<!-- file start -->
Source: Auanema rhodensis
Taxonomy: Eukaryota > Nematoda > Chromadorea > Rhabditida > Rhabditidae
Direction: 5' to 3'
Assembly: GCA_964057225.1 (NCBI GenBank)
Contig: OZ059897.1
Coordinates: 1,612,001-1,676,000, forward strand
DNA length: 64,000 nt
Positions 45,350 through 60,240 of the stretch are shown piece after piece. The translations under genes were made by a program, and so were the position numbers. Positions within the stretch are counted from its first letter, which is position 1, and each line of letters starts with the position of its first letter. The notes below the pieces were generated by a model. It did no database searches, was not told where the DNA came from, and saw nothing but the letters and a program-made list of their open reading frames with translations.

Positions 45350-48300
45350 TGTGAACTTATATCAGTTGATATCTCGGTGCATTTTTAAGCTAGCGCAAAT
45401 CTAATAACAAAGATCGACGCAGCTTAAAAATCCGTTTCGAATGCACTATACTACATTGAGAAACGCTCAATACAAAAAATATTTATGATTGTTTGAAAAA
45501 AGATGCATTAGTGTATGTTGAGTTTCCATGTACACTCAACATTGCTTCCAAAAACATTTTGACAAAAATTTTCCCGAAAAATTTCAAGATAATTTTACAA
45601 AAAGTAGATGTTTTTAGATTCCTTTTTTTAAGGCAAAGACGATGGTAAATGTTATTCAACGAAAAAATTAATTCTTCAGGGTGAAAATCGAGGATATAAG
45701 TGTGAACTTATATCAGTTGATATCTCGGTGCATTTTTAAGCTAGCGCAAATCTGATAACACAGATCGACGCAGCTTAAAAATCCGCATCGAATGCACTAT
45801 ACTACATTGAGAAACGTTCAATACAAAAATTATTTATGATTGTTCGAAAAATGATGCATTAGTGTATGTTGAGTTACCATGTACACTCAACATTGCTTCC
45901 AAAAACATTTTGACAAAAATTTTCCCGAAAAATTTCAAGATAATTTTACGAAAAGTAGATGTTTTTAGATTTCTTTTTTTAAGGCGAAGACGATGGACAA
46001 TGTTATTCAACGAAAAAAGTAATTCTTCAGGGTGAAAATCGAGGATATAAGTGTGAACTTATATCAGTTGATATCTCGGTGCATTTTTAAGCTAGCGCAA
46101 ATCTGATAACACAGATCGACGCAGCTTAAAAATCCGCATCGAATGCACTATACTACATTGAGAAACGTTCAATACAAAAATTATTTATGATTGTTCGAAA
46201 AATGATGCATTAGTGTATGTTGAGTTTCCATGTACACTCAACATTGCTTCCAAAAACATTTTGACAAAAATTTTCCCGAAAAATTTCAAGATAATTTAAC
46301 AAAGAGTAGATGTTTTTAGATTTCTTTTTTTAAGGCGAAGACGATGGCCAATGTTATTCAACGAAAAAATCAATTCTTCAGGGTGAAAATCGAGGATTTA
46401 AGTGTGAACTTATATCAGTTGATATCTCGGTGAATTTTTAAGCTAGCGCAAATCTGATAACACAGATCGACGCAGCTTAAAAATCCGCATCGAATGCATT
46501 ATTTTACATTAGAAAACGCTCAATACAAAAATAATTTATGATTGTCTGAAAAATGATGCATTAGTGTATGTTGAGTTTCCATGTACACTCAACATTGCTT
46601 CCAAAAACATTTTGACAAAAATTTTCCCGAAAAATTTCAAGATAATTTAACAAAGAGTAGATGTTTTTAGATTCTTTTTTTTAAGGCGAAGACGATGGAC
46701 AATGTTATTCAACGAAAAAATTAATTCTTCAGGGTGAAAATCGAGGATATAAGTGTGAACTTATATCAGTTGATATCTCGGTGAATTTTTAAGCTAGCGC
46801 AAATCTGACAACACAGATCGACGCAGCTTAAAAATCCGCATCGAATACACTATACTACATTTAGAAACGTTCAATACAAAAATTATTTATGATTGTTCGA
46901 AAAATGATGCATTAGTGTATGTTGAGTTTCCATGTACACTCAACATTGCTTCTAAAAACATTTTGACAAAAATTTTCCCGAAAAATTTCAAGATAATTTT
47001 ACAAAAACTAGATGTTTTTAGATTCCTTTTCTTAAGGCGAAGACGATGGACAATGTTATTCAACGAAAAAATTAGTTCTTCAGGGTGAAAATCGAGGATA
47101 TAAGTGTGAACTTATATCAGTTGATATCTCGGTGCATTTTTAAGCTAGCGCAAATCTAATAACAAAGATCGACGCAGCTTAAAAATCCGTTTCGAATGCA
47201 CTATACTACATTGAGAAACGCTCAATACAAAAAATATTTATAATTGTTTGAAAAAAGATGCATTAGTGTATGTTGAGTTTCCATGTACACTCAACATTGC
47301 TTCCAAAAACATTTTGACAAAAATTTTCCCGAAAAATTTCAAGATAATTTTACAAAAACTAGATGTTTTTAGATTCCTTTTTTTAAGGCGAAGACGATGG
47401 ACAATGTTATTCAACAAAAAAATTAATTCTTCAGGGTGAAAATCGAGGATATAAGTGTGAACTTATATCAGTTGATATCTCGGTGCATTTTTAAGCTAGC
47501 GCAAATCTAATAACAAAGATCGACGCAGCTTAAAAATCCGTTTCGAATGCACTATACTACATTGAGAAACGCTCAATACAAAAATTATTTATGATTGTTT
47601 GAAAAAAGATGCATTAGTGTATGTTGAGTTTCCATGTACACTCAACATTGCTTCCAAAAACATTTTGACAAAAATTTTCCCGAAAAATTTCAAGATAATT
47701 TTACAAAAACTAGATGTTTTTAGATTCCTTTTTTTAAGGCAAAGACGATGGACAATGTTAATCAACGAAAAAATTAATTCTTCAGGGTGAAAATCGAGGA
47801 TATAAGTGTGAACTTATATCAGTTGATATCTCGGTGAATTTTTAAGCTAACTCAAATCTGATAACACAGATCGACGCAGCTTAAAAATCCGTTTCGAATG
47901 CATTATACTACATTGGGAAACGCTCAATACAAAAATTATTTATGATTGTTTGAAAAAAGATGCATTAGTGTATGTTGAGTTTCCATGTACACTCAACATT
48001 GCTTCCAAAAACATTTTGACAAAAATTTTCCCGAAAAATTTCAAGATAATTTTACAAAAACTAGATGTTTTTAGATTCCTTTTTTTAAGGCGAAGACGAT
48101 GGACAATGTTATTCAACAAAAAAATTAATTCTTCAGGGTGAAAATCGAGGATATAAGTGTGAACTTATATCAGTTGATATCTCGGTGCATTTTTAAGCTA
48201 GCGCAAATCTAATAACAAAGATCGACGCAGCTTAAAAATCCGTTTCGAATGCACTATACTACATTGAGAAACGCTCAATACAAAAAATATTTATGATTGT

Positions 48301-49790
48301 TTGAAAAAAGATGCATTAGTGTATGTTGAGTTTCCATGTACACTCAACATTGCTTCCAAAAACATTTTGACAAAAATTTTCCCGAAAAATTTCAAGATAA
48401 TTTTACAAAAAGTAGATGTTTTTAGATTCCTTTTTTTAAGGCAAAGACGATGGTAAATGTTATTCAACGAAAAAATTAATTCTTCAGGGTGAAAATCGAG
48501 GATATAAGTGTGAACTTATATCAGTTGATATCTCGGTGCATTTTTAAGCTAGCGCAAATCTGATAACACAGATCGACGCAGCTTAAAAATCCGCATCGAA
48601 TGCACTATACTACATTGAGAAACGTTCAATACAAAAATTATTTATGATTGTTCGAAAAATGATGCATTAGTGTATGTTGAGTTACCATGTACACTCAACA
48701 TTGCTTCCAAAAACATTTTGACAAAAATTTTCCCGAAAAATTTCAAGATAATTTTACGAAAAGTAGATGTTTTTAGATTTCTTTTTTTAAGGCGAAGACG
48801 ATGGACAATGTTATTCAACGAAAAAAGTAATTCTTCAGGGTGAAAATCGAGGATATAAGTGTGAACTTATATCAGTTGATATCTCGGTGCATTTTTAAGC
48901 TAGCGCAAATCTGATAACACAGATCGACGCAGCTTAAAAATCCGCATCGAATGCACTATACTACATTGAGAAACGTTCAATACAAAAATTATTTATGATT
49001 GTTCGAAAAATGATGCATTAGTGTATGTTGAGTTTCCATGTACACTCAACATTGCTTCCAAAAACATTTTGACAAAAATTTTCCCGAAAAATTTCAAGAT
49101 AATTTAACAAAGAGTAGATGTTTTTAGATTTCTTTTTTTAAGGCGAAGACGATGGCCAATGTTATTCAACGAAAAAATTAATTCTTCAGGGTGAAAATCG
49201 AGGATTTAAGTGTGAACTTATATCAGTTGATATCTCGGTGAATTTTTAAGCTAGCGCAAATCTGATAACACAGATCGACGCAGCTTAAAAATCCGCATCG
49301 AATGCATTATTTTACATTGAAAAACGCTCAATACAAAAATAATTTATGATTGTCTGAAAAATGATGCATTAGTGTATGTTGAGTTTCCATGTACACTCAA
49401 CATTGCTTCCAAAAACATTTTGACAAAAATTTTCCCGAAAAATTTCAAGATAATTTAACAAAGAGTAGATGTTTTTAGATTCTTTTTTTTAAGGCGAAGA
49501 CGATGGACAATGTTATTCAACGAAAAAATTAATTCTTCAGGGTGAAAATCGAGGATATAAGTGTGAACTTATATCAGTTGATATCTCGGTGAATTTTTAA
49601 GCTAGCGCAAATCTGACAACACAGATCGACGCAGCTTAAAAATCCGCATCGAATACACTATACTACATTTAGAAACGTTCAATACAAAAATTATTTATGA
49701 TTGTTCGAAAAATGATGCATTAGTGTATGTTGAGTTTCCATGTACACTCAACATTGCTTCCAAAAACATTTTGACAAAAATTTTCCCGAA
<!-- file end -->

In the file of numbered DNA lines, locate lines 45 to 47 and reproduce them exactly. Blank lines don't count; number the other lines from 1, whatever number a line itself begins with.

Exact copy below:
48701 TTGCTTCCAAAAACATTTTGACAAAAATTTTCCCGAAAAATTTCAAGATAATTTTACGAAAAGTAGATGTTTTTAGATTTCTTTTTTTAAGGCGAAGACG
48801 ATGGACAATGTTATTCAACGAAAAAAGTAATTCTTCAGGGTGAAAATCGAGGATATAAGTGTGAACTTATATCAGTTGATATCTCGGTGCATTTTTAAGC
48901 TAGCGCAAATCTGATAACACAGATCGACGCAGCTTAAAAATCCGCATCGAATGCACTATACTACATTGAGAAACGTTCAATACAAAAATTATTTATGATT